Book covers. They are both a blessing and a curse. A good cover can help a book succeed. A bad one can kill it before it ever has a chance.
Of course, that might be exaggerating things a little bit. We’re supposed to avoid judging books by their covers, right? Even if the cover is so bad it makes your eyes bleed, you should still pick it up and at least read the back cover copy or the first few pages to see if it might be something you’d be interested in, right? Right!?
But sometimes, that just doesn’t happen. A brilliant book might get overlooked because the cover art turns people away for one reason or another. And while some people might pick a book up and give it a try despite an eyesore of a cover, others might walk right by it and try something else, something a little less painful to look at.
There are all sorts of reasons why a book cover might fail to capture readers. It could be so bland and boring, readers don’t even notice it sitting on the shelves next to much livelier books. It could be ugly, something that causes people to cringe in sympathy as they walk by. It could simply be that the cover itself doesn’t accurately represent what’s inside. There are so many ways a cover can go wrong, it can be pretty frightening for an author waiting to see what their own cover might look like.
Personally, I try not to let covers sway my judgment on what to read, but it isn’t as easy as it sounds. I refused to read Robert Jordan’s Wheel of Time series for the longest time because I didn’t like the cover art for any of the books. To me, it looked like the characters all had dumpy, short legs and the clothing they wore felt off somehow. When I finally did break down and buy the first book, I was surprised how different the story was to what was represented on the cover. It was far, far better.
But that was only my opinion. There are probably quite a few people who love the covers just the way they are. I just happen not to be one of them.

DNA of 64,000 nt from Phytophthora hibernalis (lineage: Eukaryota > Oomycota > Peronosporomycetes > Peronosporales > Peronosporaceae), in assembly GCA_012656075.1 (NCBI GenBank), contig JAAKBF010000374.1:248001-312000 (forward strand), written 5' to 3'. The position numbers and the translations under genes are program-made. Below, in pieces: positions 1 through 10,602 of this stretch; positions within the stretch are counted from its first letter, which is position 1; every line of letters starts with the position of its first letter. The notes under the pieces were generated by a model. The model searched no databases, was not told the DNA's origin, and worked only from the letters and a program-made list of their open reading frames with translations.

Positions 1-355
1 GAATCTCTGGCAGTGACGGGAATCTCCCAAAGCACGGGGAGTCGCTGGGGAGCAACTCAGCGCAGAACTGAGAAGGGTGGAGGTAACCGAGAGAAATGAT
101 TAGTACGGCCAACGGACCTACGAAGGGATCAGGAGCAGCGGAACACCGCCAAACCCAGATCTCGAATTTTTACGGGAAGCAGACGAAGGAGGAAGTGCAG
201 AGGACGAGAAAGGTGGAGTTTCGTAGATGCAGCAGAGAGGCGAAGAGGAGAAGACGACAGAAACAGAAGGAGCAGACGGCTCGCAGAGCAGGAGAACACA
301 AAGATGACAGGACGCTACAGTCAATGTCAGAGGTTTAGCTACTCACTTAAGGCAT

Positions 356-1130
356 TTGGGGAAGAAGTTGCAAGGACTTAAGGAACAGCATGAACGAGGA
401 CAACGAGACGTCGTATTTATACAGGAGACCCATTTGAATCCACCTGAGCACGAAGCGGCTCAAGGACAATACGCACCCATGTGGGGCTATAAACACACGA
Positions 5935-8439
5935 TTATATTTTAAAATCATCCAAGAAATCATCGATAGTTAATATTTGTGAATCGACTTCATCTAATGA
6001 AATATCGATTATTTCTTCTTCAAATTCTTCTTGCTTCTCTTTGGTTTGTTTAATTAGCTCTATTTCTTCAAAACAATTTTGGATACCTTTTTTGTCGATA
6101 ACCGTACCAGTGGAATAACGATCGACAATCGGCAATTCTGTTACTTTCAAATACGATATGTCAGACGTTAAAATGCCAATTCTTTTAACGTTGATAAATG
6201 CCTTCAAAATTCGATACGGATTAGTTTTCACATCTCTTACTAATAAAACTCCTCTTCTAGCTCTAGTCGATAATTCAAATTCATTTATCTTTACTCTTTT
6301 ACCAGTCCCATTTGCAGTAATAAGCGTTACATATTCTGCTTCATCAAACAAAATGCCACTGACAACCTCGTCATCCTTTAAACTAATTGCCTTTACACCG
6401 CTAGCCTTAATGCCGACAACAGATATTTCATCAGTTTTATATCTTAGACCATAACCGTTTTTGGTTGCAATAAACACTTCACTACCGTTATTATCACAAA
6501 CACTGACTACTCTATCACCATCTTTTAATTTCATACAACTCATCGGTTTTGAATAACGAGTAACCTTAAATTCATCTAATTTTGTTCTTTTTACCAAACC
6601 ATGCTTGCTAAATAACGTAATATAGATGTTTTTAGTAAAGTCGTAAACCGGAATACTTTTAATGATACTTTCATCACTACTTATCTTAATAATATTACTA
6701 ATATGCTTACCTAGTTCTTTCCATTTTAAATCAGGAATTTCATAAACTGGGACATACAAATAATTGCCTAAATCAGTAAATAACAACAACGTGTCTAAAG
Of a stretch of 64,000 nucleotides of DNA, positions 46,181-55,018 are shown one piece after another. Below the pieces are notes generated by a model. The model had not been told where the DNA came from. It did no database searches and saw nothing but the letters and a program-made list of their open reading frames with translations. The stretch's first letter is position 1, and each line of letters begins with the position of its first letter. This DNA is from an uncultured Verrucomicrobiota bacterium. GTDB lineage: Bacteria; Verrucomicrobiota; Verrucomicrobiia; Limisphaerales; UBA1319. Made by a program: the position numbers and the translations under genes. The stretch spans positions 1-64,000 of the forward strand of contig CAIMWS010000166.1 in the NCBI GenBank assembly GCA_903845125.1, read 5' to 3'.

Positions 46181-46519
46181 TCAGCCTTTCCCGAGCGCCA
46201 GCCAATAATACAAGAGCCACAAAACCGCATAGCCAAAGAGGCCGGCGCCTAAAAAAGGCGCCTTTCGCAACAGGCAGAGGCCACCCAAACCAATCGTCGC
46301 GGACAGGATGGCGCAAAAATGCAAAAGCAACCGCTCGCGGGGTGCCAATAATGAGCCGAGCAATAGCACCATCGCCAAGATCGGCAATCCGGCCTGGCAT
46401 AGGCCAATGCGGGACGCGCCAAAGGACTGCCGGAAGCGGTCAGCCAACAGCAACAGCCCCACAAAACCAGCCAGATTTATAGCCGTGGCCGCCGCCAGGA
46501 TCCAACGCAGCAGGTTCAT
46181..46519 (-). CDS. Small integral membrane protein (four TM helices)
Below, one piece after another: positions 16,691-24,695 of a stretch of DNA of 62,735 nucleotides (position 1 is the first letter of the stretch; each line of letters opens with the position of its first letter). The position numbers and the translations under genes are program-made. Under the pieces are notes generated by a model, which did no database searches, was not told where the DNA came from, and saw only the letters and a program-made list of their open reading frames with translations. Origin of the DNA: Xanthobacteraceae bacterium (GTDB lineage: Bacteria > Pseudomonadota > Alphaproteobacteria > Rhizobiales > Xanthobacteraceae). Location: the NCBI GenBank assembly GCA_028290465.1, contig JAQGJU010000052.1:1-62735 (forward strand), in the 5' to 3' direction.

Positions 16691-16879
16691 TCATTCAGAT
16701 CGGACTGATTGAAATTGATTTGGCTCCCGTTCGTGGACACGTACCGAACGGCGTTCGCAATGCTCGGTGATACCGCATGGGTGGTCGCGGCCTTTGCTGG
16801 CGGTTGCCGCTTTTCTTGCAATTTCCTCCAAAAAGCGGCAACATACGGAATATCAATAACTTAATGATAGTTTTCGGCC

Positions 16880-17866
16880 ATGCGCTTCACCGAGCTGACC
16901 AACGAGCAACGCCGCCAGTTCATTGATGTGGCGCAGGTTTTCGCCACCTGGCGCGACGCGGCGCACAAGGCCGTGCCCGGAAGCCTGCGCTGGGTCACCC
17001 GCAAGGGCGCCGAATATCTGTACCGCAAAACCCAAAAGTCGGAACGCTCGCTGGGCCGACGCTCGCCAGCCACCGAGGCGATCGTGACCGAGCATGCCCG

While I might have avoided The Wheel of Time books for a little while because of their covers, there were other books I did pick up solely based on the cover art.
Wait. Did I say books? I meant book.
I’ve only ever picked up one book because I liked its cover. I might not have ever read The Name of the Wind by Patrick Rothfuss if I hadn’t seen the cover first. The back copy didn’t really interest me and when I opened the book and glanced at a few pages, I didn’t think it anything special. And even then, I wasn’t sure I was going to buy it because I doubted I’d even like it.
Boy, I’m glad I did.
What does that tell me? To me, a good cover is nice and all, but a bad cover can cause a bigger impact on a book. I’ve passed on more books than I’ve picked up because of personal prejudices against what I think a cover should look like. There are books I actually want to read that I have yet to buy simply because the cover bothers me for one reason or another.
And sometimes, it’s not even a bad cover that can turn a reader away. One example that stands out in my mind is The Stepsister Scheme by Jim C. Hines. It’s not a bad cover. In fact, I actually kind of like it. You get a good idea of what you are about to read when you look at it.